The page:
Politics & Policy

Renewed criticism from G7 ministers

Foreign Affairs Minister Mélanie Joly and her G7 counterparts today pledged more intense sanctions against Russia over its invasion of Ukraine. They also closed their three-day meeting in Japan by formally criticizing China for its recent aggression in the Taiwan Strait and North Korea for its nuclear and ballistic missile programs. [node:read-more:link]

Chinese arrests in New York

U.S. prosecutors have unsealed criminal charges against two men accused of helping to operate an unauthorize Chinese “police outpost” in New York. The office is one of more than 100 around the world, including in Canada where they are under investigation by the RCMP, used to intimidate and control Chinese expatriates. [node:read-more:link]

New G7 wind and solar goals

Canada and the other G7 countries have pledged to add a combined 150 gigawatts of offshore windpower generation capacity by 2030 as well as installing a collective one terawatt of solar power capacity. “Initially, people thought that climate action and action on energy security potentially were in conflict,” Canadian Minister of Environment & Climate Change Jonathan Wilkinson said April 16 after their two-day summit in Japan. “But […] they actually work together.” [node:read-more:link]

Parliament back with busy agenda

With the House of Commons and Senate back today from their winter hiatus, two weeks-long spring sessions before summer have a packed agenda for MPs, including discussion of precedence for 25 government bills. They include a pending budget approval bill as well as Bill C-21, which would amend several statutes to improve firearms controls. [node:read-more:link]

Greenhouse gases rose in 2021

Canada’s latest greenhouse gas emissions report shows that they were up in 2021 from the previous year but remained below pre-pandemic levels, according to its latest annual report to the UN. Environment & Climate Change Minister Steven Guilbeault says the 1.8 per cent rise to 670 million tonnes was expected but that “Canada's economy, in the face of a strong post-pandemic rebound, continues to show signs of becoming more efficient and less polluting as our journey to net-zero emissions continues.” [node:read-more:link]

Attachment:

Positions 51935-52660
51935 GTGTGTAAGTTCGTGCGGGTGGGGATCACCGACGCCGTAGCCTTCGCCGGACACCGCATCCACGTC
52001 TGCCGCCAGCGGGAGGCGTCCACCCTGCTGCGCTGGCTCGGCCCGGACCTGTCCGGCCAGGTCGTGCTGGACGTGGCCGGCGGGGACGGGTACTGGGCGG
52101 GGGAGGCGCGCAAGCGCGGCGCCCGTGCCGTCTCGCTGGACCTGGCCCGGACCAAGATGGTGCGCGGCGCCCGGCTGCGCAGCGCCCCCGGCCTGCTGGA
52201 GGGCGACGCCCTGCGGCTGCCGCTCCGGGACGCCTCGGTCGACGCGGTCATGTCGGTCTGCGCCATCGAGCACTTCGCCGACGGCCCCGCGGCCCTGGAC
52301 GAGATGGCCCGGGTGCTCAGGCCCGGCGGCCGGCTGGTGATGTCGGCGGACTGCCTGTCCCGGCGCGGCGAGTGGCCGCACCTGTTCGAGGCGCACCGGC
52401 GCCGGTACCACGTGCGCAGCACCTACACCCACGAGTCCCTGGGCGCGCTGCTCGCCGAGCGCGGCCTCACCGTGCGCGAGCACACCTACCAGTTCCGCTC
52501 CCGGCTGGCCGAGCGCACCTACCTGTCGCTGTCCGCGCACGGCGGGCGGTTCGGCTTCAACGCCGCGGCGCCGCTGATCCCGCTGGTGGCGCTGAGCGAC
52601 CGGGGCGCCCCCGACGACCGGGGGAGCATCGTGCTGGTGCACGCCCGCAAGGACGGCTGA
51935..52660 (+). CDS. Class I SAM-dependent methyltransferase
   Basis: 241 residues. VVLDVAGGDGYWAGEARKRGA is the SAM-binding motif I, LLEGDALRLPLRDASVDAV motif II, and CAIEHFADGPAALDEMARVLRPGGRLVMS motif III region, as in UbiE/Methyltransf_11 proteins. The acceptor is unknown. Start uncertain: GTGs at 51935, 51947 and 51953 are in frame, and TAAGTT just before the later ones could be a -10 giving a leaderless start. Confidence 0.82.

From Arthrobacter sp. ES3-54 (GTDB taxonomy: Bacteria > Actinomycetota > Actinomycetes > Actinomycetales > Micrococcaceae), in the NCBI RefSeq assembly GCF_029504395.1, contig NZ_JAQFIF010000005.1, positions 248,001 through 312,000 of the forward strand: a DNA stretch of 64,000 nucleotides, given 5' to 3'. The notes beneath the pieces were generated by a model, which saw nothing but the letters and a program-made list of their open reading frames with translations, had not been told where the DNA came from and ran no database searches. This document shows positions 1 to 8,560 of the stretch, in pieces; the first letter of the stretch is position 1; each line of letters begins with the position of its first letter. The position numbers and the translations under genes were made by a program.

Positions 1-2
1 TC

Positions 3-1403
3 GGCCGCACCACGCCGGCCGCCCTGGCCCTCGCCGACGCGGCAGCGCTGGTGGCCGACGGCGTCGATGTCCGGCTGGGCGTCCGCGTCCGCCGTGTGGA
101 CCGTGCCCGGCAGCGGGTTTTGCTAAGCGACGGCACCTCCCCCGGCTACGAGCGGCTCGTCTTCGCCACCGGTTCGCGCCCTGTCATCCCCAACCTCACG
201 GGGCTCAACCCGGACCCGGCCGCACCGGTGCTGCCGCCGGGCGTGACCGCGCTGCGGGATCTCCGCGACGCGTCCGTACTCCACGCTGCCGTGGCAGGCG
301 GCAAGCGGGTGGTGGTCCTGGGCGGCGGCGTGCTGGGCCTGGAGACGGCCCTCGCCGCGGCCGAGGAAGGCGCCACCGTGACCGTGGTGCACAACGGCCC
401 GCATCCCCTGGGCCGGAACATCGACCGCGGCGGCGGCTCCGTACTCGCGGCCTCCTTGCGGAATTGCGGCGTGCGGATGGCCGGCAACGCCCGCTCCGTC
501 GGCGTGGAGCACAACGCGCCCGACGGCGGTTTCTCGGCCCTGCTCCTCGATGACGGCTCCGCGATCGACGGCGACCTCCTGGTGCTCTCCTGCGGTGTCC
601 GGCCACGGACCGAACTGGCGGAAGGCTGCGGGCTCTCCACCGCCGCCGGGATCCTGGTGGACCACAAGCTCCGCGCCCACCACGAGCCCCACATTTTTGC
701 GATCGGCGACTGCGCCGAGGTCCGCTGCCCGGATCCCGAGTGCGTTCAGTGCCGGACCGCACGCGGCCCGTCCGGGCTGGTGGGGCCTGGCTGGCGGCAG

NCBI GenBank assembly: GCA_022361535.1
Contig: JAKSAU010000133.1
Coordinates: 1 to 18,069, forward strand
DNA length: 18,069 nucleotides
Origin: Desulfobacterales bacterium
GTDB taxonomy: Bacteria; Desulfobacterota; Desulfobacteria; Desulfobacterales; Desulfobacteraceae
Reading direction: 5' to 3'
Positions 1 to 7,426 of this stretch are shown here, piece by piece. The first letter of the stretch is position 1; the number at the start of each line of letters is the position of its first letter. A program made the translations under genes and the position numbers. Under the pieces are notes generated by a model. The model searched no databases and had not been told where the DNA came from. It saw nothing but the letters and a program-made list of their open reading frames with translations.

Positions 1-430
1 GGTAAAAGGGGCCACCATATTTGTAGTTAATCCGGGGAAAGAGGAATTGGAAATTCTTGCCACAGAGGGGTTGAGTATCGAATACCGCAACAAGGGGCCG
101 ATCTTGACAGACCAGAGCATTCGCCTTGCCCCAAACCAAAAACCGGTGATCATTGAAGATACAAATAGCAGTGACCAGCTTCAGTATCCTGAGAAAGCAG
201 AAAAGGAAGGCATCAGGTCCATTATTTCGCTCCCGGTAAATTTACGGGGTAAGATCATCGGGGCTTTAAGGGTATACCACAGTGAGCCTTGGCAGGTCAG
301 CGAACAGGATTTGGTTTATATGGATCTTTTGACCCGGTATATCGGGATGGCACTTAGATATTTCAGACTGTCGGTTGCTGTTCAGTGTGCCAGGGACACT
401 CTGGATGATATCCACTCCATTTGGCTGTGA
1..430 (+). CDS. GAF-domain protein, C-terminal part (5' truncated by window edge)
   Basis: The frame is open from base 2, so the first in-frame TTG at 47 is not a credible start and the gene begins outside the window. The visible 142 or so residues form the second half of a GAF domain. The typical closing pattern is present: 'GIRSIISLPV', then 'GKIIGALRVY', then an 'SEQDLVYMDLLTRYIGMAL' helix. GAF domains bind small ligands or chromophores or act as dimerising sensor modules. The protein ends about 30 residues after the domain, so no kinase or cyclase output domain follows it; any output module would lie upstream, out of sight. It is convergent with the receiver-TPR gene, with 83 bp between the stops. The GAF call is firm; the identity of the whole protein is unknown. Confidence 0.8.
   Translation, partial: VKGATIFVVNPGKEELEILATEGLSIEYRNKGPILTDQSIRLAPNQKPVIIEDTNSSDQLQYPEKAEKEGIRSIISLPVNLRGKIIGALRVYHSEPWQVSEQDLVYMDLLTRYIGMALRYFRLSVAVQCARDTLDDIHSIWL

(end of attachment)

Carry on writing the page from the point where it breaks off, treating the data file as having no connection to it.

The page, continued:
Coal “net zero” goal elusive

Environment and energy ministers from Canada and the other G7 have been unable to set a timeline for phasing out coal-fired power plants. In a statement after two days of talks in Japan, they restated a commitment to net-zero greenhouse gas emissions by 2050. Canada’s Steven Guilbeault reiterated his call for “strong language”, adding that “phasing out coal-fired electricity generation by 2030 has never been so urgent” in Canada. [node:read-more:link]

Nuclear energy divisive in Germany

Germany’s decision to shut down the country’s three remaining nuclear power stations after decades of debate remains divisive. One side says keeping the reactors online would mean huge investment which could be used for renewables. The other argues that it illogical when reduced dependence on imported energy is boosting costs and potentially increasing reliance on fossil fuels. [node:read-more:link]

Playing politics with national security

Prime Minister Justin Trudeau’s chief of staff, Katie Telford, offered few new insights today on the issue of foreign meddling in Canada’s electoral processes even as documents supplied by National Security Advisor Jody Thomas confirmed there had been high-level briefings over more than four years. Pressed for details and expressing “frustration” about how much detail she could go into, Telford said Trudeau had been “briefed regularly” and “absolutely” read briefs on the issue but this didn’t sit well with Opposition MPs who had sought more specific details. [node:read-more:link]